Login

Join for Free!
114830 members
table of contents table of contents

The study aimed to explore whether taste retains an importance in determining …


Biology Articles » Ethnobiology » Does the taste matter? Taste and medicinal perceptions associated with five selected herbal drugs among three ethnic groups in West Yorkshire, Northern England » Results and discussion

Results and discussion
- Does the taste matter? Taste and medicinal perceptions associated with five selected herbal drugs among three ethnic groups in West Yorkshire, Northern England

Taste perceptions associated with the selected herbal drugs

Figure 2 shows the taste perceptions associated with each of the five selected herbal drugs among the three ethnic groups. If considering only those quotations given by more than 20% of all participants, from the graphs it is evident that the main cross-cultural differences in taste perceptions were as follows:

• the perception of the spicy taste of ginger, garlic, and cinnamon (in all three cases, there was only a relatively small sample of the Kashmiri and a large sample of English informants describing these herbal drugs as spicy);

• the perception of the bitter taste of ginger (a relatively large majority of Kashmiri participants perceived this herbal drug as bitter);

• the perception of the sweet taste of mint (relatively small proportion of Kashmiri informants);

• the perception of the sour taste of garlic (relatively small sample of the English participants).

Medicinal perceptions associated with the selected herbal drugs

Figure 3 and Table 1 give details of medicinal perceptions associated with the selected herbal drugs across the three ethnic groups. We can clearly see that:

• ginger is perceived by many more Kashmiris than by members of either of the other two groups as being helpful for healing infections and muscular-skeletal and digestive disorders;

• mint is perceived by more Kashmiris than by members of either of the other two groups as being helpful for healing digestive and respiratory troubles;

• garlic is perceived by more Kashmiris than by members of either of the other two groups as being helpful for healing blood system disorders;

• cinnamon is perceived by more Kashmiris than by members of either of the other two groups as being helpful against infectious diseases.

• overall, the Kashmiris had the highest number of participants, proportionately, perceiving medicinal uses for each of the five herbs; the English participants had the lowest perception of medicinal use in all cases.

The fact that more Kashmiris have strong perceptions about the medicinal properties of herbal drugs could perhaps be explained by the great resilience of their Traditional Medicine (TM).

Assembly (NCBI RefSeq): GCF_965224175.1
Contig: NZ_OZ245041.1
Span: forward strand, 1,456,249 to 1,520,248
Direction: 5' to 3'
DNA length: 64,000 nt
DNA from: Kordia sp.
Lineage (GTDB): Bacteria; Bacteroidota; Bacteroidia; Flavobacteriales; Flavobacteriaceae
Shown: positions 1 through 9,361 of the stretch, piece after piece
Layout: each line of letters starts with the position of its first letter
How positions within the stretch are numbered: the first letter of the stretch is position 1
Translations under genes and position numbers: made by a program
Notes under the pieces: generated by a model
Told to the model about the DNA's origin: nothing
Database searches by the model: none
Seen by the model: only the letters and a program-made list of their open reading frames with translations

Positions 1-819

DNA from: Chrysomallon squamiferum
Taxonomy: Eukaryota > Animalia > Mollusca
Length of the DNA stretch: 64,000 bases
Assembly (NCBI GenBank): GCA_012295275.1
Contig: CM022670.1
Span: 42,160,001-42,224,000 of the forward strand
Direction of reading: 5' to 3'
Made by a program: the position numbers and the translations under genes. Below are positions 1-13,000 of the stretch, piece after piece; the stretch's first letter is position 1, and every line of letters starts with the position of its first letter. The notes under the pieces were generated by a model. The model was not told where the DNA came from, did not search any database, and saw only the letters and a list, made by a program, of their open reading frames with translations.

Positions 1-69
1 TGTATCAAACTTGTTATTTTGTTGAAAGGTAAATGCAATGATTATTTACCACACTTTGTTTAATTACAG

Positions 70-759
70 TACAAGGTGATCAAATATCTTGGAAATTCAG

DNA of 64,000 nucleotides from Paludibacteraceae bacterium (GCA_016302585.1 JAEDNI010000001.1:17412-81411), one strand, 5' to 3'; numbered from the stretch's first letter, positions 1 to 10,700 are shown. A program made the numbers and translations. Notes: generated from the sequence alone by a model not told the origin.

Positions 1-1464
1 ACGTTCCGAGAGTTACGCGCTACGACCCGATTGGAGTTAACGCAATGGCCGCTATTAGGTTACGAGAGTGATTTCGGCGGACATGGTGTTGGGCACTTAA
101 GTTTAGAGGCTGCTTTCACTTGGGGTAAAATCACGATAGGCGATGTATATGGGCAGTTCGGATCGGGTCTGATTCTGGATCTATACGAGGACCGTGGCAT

The link between specific taste and medicinal perceptions

Figure 4 shows how for the Gujarati and Kashmiri groups a strong link exists between the frequency of the perception of bitter and spicy tastes of ginger, garlic, clove, and cinnamon, and the frequency of perceived medicinal perceptions. Values related to "no taste perceptions" in Figure 3 are the sum of answers reporting a "bland" perception or no answers at all – N/A (even it could be that informants did not know how to describe a particular flavour, we felt that often the N/A response was associate in the mind of the interviewees to the lack of a specific taste perception).

Figure 5 shows how there is a far less evident link between the sweet taste and the medicinal perceptions of mint and cinnamon among the Gujarati group, whereas the Kashmiri group gave a much more complex response.

The lack of a clear link between taste and medicinal perceptions among the autochthonous English group can possibly be explained by the low degree of knowledge about the medicinal properties of herbal drugs that the informants of this group displayed.

Age, gender, and taste perceptions

Figure 6 shows how bitter, spicy, sour, sweet perceptions relate to age. While younger interviewees tended more frequently to define the taste of the selected drugs as "bitter" and "sour", the elderly more frequently reported them as being "spicy". Interviewees in the middle generations less frequently cited perceptions of sweetness. Unfortunately, due to the inconsistency in representation of all categories of age in the English ethnic group further analysis was considered unreliable.

Analysis of gender differences in taste showed that the perception of the "tastelessness" (including the two categories of bland and not applicable) of ginger, mint, garlic, clove and cinnamon was consistently perceived at a proportionately higher rate in females than in males (Figure 7).


rating: 5.00 from 1 votes | updated on: 30 Mar 2009 | views: 7502 |

Rate article:







excellent!bad…